• David Lilley

    Dear Kashif MD,
    Please excuse my previous comment being off subject. I was just testing whether or not I could make a comment. The quote below is on subject.
    I am in support of reforming Muslims like yourself. Without reform there will only be more and more blood. Boko Harem have only been round since 2009 but have already killed 11,000 and their rate of killing is escallating. In just the month of November 2014 5,042 people were killed in 664 jihadist outrages round the world and many of these outrages were Muslim on Muslim.
    “For other draconian punishments it once again depends greatly on region. For example, 86% who believe in Sharia in Egypt favor the death penalty for converts, but only 8% in Albania.” Quoted from the Conor Lynch post on the Richard Dawkins Foundation site.
    I would like to engage in a discussion with you and your readers. Let’s try the motion “your above post is dissingenious and apologetic and does nothing for a reformist agenda”.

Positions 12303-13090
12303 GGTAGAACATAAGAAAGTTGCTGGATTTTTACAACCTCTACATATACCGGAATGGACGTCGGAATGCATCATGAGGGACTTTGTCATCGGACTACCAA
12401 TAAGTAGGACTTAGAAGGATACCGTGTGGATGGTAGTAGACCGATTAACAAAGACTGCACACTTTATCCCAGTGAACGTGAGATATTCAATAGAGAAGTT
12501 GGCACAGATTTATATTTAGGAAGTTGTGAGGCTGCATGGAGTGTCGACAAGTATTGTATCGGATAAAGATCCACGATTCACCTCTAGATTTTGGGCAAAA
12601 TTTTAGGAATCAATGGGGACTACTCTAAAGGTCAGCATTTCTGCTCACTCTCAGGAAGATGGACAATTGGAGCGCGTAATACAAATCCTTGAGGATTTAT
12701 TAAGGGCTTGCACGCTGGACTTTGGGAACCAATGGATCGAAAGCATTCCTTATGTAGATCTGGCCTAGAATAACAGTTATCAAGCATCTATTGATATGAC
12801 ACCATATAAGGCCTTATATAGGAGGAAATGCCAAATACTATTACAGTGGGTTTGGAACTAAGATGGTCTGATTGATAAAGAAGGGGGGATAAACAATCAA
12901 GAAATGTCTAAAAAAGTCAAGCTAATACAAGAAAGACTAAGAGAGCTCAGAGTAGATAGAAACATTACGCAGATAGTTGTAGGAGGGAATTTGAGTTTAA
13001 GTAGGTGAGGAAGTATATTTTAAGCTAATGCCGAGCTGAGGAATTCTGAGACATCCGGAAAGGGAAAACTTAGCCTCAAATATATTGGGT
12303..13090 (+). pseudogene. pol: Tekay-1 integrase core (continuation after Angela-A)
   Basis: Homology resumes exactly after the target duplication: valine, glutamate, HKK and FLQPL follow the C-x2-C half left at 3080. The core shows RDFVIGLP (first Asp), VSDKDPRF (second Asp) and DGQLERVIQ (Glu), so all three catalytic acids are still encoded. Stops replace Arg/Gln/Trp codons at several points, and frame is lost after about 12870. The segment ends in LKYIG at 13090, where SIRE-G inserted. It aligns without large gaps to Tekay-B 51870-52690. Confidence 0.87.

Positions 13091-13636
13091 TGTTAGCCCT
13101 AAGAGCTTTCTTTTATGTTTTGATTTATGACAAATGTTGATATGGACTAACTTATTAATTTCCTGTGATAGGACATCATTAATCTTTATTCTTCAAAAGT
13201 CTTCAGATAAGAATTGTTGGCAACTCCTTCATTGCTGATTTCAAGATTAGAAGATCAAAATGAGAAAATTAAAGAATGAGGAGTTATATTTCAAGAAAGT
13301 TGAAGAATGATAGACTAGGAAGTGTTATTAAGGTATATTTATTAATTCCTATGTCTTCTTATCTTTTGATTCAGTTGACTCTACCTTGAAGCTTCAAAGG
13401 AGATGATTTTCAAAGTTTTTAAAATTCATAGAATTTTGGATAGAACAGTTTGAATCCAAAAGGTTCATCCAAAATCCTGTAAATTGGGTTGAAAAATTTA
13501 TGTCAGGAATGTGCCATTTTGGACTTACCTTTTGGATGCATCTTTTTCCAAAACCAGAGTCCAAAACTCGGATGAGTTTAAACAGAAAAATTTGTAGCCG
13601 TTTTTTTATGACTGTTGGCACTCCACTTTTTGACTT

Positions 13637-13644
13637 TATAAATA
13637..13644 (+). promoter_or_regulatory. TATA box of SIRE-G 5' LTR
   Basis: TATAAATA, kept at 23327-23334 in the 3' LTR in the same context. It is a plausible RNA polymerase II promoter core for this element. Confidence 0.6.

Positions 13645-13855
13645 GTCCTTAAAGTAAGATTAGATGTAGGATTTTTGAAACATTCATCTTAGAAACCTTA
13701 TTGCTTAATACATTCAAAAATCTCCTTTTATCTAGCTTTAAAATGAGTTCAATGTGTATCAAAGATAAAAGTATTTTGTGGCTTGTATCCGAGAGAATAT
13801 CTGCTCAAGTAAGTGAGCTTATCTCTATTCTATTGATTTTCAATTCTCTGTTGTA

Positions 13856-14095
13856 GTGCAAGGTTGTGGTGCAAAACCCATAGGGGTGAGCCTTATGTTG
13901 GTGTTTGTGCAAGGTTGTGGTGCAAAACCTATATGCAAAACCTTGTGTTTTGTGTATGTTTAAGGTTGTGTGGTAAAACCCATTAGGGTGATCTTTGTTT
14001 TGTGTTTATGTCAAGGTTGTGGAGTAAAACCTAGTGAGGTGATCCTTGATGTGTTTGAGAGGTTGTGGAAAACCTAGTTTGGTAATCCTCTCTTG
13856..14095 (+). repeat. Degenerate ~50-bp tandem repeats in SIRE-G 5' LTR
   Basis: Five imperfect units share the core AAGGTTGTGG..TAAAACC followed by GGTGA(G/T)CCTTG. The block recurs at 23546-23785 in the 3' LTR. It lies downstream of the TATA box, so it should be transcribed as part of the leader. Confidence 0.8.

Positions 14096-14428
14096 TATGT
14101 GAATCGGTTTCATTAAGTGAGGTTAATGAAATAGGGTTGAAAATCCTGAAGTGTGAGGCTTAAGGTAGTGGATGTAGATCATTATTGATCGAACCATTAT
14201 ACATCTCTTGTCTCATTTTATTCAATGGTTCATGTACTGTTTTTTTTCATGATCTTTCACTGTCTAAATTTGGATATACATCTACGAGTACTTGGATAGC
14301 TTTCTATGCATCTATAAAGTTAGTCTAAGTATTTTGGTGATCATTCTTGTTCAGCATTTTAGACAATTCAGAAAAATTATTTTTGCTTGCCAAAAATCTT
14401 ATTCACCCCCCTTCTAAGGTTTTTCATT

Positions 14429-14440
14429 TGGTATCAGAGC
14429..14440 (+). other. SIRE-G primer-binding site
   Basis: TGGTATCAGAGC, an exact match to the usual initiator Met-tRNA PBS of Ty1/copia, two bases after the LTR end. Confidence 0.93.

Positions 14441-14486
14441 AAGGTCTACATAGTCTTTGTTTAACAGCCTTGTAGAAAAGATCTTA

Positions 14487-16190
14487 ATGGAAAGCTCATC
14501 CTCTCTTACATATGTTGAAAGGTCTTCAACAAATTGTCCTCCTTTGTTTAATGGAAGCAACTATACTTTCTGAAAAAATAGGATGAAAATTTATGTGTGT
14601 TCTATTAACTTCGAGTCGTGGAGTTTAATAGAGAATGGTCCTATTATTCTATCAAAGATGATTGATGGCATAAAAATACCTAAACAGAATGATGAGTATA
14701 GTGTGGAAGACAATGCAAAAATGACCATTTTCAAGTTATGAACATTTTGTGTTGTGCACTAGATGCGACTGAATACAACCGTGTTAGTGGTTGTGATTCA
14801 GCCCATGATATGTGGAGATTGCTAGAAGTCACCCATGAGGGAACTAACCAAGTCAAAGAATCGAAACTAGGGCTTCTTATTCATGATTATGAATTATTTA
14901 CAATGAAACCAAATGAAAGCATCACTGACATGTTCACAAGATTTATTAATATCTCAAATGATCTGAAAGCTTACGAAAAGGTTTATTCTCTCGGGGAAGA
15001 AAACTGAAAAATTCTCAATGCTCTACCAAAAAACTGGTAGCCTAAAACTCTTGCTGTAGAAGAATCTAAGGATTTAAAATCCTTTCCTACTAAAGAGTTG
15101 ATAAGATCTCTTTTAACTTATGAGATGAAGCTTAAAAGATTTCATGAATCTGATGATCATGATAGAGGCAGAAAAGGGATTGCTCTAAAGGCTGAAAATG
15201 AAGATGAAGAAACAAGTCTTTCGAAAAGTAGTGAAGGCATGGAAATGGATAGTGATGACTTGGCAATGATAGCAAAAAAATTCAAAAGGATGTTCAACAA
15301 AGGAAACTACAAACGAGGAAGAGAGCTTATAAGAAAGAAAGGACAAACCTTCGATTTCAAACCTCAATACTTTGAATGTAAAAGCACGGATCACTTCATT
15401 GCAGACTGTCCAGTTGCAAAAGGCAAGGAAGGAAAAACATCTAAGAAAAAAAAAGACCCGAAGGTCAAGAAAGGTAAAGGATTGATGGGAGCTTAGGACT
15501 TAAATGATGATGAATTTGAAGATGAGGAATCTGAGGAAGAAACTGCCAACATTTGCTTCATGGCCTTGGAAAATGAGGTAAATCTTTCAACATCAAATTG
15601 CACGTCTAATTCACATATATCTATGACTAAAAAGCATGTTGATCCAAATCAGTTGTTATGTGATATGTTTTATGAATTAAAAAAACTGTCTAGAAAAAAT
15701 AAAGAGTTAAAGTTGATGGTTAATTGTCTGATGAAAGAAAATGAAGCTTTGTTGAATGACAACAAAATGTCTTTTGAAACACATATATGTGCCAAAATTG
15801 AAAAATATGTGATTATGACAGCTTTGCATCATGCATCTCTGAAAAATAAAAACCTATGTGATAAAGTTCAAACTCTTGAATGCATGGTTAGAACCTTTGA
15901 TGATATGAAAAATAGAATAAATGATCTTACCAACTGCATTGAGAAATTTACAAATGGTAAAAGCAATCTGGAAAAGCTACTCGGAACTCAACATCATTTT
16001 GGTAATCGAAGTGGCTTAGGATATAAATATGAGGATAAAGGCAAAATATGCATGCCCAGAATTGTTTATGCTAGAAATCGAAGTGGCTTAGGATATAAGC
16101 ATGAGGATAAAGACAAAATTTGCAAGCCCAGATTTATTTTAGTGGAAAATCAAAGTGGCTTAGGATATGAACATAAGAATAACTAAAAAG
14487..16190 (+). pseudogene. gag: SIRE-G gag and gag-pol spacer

With your permission I would like to put our discussion on a more widely read site that you and I agree on. I have no preferences. Would you agree to the Huffington Post?

    • Write a piece on why you think the post is apologetic (e.g. prove that apostasy laws and blasphemy laws are Koranic etc) and share it with me. We’ll take it from there. Thanks.

      • David Lilley

        Dear Kashif MD,

        Thank you for coming back to me. I will always address you as MD to reflect my respect for the noblest of professions. Please may we go live and put our discussion on the Huffington Post or similar

      • David Lilley

        Kashif MD,
        Why I think your post is disingenious and apologetic.
        We all have a problem with jihadist extremists. 5,042 had the ultimate problem in just the month of November 2014 alone, it cost them their lives.
        The only answer is reform and this is something we agree upon.
        But it is not in the agenda of reform to continually march out the trite “its not in the Koran”. Its disingenious and apologetic.
        It is disingenious because it makes no contribution to solving the problem but instead attempts to sweep the problem under the carpet. Its not in the rule book, these are just a few bad apples, lets move on. But clearly, from our “foundational document” (the Conor Lynch artilcle above) it is pretty immaterial to many whether on not it is explicit in the Koran. The problem is that their reading and yours are different.
        It is apologetic for much the same reasons ” there is no problem because it’s not in the Koran”.